Conservatives name former mayor to face Maxime Bernier in 2019
Richard Lehoux, president of the FQM, speaks at the opening of their annual convention, Thursday, September 24, 2015 at the annual convention of the Federation Quebecois des Municipalities in Quebec City. (THE CANADIAN PRESS/Jacques Boissinot)
The Canadian Press
Published Saturday, November 3, 2018 11:20AM EDT
Last Updated Saturday, November 3, 2018 5:16PM EDT
MONTREAL -- Conservative Leader Andrew Scheer announced Saturday that he's chosen a former local mayor and agricultural entrepreneur to face Quebec MP Maxime Bernier in the 2019 election.
Speaking in Saint-Elzear, Que., Scheer named Richard Lehoux, the former president of an association of Quebec municipalities and the town's longtime mayor, as the candidate in the Beauce riding.
Lehoux will take on the task of challenging Bernier, the outspoken former Conservative leadership candidate who quit the party over the summer and has since become one of its loudest critics.
Scheer did not mention Bernier by name on Saturday, choosing instead to aim his criticism at Prime Minister Justin Trudeau.
But he claimed the Conservative party was the only one capable of defeating Trudeau's Liberals in next year's federal election.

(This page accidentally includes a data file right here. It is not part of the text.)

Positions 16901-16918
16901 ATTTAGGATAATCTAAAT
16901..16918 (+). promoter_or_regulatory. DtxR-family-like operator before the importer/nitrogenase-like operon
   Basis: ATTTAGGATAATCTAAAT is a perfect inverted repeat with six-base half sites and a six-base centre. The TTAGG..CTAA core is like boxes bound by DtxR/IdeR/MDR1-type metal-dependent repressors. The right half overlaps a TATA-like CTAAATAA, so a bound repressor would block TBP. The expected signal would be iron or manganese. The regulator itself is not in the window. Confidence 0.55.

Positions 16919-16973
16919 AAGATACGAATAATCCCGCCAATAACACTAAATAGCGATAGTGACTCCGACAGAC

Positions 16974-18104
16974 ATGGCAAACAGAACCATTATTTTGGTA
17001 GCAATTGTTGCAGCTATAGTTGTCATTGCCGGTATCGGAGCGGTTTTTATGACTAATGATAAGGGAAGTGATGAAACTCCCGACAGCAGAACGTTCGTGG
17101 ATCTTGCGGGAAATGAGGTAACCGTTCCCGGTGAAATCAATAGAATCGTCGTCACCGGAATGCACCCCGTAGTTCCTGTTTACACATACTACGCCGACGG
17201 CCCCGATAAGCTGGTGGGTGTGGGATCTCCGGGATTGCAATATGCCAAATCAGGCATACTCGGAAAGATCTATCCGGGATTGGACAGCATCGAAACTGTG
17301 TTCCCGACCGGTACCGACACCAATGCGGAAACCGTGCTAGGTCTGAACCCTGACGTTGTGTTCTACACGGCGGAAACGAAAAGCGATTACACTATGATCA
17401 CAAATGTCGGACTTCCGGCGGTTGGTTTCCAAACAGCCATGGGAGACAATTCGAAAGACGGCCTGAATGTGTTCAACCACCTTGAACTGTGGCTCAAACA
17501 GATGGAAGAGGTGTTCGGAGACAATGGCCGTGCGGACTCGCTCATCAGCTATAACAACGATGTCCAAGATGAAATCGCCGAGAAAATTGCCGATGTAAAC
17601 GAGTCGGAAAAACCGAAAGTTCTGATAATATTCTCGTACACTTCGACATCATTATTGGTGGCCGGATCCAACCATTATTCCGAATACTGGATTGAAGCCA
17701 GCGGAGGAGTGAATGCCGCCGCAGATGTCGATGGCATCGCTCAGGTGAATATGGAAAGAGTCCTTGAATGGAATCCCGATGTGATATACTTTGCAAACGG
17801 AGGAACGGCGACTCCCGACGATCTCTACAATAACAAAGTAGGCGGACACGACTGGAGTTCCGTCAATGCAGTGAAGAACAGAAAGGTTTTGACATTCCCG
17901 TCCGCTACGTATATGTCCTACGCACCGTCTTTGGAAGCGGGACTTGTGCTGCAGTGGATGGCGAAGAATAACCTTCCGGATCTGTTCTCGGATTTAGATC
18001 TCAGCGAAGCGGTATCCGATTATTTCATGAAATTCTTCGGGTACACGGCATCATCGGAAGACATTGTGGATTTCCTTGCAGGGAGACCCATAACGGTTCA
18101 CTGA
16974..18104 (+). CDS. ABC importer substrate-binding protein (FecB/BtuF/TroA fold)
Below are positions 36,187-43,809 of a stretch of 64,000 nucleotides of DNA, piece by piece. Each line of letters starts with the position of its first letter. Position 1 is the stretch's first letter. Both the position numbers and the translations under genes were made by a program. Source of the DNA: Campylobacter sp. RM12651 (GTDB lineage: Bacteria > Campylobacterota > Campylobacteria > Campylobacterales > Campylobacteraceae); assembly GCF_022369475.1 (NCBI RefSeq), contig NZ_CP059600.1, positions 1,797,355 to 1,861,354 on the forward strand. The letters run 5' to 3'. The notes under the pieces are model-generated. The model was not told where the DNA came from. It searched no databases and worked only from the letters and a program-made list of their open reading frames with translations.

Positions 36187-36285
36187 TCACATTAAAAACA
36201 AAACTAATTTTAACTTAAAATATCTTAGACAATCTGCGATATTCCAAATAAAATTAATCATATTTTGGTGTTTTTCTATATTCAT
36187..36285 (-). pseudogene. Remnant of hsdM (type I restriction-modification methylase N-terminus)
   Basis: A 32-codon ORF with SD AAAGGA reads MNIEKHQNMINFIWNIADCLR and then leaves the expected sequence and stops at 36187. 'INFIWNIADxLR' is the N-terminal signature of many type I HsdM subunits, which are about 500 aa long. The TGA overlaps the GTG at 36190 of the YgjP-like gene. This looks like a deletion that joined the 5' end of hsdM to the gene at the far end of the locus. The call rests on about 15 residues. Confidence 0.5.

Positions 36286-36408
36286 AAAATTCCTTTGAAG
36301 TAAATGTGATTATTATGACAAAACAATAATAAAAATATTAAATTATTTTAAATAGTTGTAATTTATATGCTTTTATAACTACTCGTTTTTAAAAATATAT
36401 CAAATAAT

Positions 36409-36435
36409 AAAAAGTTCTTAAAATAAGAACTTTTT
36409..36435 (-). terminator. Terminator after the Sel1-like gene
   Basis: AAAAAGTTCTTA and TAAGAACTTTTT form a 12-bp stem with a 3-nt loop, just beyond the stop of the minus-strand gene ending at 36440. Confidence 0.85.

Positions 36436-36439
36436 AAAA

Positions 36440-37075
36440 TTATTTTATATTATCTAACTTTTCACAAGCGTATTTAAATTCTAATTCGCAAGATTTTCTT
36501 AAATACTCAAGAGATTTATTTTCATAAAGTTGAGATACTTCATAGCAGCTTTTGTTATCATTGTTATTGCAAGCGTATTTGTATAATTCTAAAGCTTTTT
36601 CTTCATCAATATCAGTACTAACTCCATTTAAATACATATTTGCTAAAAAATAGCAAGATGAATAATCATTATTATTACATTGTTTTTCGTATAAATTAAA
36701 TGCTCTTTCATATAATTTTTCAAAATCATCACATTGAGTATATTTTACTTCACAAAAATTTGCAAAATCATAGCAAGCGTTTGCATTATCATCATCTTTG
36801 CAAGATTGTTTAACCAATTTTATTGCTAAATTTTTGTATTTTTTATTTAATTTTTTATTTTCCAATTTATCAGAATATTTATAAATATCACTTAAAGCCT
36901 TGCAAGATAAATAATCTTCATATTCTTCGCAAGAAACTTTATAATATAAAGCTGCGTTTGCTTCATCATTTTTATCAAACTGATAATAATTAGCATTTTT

"If you want to change governments in 2019, you have to vote Conservative, by marking an 'X' next to Richard Lehoux," he said to cheers.
Bernier announced in September that he's starting his own party, the People's Party of Canada, to represent those who reject political interference by special interest groups, cartels and lobbyists.
Lehoux served as Saint-Elzear's mayor for 19 years before leaving the post to return to agriculture in 2017. He describes himself as a former dairy producer and said on Saturday that he obtained his first Conservative Party membership card in the 1980s.
In a speech, Lehoux said the Conservative party was the best one to lead the Beauce region's farmers and entrepreneurs, who he described as fiercely independent and "strangled" by state bureaucracy.
"We (Conservative party members) count on the personal responsibility of individuals and don't throw obstacles in their path, so they can develop," he said to the partisan crowd, which included several mayors from the region who had come to support him.
Bernier was quick to react to the candidature, taking to Twitter to criticize Lehoux's connection to what he called the "dairy cartel."
In an interview with The Canadian Press, he said he wasn't surprised Scheer had chosen a dairy producer to face him, given the leader's support of supply management.
He said Lehoux's priority would be "defending the privilege of the cartel," and said he looked forward to debating him on the issue.
"I'm looking forward to have a debate in Beauce about his privilege, and why he wants people to pay twice the price for milk, poultry and eggs," he said in a phone interview.
The Beauce MP quit the Conservative party in August amid disagreements with Scheer on a number of issues, including Canada's supply management system.
He has said his new political formation will be ready to compete in the 2019 election.